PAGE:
It is also these moments between scenes, which spur forward the deception of the narrative from the audience’s point of view. Throughout the film, there is only very few instances where there is a direct reference to what time it is in the day, setting up a convoluted temporal narrative, that seems to move quickly at times, then slowly at others. The key to deception is to be doing things that go unseen and that are hidden. Thus, if a film is going to code for deception going on in the world at the time, what can be inferred (or not inferred) between subsequent scenes is vital to the symbolism. Much of the film occurs at parts of the day that are indiscernible and amounts of time between scenes are also confusing, giving us no basis on how long the character has had times to do specific things. This is brought up early in the film, in which Spade returns to his home, where he is immediately questioned by detectives as to his whereabouts. The detectives give a clear amount of time for how long it would have taken Spade to complete all of the things he claims to have done, however, it appears that it took him far longer, suggesting that he may have been a part of the crimes. Although Spade gives a reason to why he took longer to get back to his apartment (he was clearing his head), it establishes Spade as an unreliable main character. His progression from scene to scene is as erratic and inconsistent as his behavior, giving us no formal basis for which to analyze what he has been doing during the times we aren’t shown. In effect, the way in which Huston convolutes the timeline deceives what could really be going on, blocking our ability to attach specific timelines for the characters, which is the main goal in deception: Always keep everyone guessing as to what you have been doing.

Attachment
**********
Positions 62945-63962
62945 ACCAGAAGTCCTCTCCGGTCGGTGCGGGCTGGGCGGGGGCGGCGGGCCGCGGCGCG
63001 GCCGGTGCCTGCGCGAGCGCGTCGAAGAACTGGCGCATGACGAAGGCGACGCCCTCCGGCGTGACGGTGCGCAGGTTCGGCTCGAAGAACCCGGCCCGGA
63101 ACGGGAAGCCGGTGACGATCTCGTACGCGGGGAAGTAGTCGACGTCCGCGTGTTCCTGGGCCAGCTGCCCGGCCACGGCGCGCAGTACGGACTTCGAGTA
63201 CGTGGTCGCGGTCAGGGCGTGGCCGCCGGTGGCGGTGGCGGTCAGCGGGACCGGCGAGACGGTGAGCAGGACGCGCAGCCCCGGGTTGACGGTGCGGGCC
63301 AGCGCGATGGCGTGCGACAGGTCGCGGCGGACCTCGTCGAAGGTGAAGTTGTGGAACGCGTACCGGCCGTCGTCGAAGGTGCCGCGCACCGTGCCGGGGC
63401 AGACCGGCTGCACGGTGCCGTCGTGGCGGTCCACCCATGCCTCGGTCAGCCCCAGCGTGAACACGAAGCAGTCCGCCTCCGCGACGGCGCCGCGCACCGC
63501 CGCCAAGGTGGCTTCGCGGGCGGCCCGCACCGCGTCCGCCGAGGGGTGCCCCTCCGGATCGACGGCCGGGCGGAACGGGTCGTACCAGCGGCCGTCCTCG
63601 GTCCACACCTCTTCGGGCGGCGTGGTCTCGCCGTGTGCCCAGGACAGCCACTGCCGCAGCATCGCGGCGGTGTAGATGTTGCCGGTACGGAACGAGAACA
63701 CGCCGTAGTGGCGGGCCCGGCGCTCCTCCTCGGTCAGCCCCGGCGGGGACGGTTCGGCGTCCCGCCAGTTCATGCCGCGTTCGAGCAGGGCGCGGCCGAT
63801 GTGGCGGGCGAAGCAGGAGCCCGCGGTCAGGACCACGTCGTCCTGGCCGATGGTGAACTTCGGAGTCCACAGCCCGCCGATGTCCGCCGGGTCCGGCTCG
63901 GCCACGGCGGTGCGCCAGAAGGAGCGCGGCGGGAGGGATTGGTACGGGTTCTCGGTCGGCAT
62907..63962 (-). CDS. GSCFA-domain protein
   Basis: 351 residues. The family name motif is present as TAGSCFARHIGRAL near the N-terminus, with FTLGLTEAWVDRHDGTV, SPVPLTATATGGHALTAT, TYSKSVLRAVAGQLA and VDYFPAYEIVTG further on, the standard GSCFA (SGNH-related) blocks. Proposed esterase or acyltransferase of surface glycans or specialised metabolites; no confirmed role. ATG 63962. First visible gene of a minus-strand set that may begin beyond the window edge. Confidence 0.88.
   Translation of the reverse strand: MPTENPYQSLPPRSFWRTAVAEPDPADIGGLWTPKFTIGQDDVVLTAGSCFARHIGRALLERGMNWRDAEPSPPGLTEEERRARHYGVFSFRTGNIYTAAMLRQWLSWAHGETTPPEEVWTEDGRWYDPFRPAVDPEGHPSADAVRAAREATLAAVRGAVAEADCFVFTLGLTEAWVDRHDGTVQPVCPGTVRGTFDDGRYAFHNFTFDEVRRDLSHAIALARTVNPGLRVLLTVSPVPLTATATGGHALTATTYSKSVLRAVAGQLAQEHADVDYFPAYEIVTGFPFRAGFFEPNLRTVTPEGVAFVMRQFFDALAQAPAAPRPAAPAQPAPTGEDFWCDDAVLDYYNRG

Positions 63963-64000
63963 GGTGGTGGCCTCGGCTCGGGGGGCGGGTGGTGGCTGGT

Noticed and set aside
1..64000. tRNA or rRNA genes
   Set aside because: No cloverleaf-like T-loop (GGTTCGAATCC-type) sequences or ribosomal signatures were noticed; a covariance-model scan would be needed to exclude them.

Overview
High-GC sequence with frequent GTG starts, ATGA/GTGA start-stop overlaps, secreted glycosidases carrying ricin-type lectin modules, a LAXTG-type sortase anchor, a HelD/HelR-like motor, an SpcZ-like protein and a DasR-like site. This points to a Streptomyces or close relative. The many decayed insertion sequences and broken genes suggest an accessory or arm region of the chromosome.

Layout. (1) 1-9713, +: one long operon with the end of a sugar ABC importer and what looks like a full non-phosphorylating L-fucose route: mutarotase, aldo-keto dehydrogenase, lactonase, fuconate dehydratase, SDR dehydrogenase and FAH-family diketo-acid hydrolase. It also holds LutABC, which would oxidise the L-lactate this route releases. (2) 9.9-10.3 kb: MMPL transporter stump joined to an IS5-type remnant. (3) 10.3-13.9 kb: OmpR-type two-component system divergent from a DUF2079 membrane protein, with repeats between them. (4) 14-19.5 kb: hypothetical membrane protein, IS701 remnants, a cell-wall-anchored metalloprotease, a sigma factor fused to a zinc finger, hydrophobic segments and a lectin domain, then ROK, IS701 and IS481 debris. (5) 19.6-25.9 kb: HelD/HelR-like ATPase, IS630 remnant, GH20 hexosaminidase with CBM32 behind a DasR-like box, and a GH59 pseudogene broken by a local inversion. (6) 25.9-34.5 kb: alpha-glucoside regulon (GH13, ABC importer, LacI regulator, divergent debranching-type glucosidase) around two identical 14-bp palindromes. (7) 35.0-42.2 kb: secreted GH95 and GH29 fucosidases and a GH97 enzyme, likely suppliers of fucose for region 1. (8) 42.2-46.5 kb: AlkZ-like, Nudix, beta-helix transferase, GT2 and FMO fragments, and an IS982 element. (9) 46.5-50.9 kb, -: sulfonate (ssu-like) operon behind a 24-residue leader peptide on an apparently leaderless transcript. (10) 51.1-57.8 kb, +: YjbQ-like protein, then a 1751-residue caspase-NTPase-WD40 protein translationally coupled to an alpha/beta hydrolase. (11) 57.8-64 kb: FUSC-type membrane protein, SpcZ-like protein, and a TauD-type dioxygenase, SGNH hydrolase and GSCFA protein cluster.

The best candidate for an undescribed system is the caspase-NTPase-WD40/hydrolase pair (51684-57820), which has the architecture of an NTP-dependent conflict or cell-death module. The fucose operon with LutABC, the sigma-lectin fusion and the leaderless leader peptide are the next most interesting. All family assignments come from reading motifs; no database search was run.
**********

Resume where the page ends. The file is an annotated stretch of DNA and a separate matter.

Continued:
Our inability to discern a specific timeline adds onto what the characters are seen doing, skewing the characterization within the narrative. The ambiguity that surrounds the characters and their backgrounds alters our ability to clearly understand what their motives are. If we expand the narrative timeline beyond the beginning of the film, the characters are immediately pegged as ambiguous. The backgrounds of each of the characters are not readily known for any of them, and none of them are readily open about their past. The gang of three (Gutman, Cairo, and Cook) all have unknown backgrounds, O’Shaughnessy’s character as a femme fatale leaves us wondering to what lengths she has gone to in her past in her search for the titular item, and even Spade is characterized as being a shady person, having affairs with the wife of his deceased partner. In addition, all of the main characters go through a multitude of lies, some of which are directly caught and some of which that are then implied, but all of which make it harder to attach specific attributes to them other than their dishonesty. Their characters are built up such that they all have similar characteristics to that of spies. They’re actions are surrounded in deceit, lies and a constant stream of misinformation that makes you second guess which side everyone is on and what the end goal is for not only each character, but also the narrative that has been built around this entire game.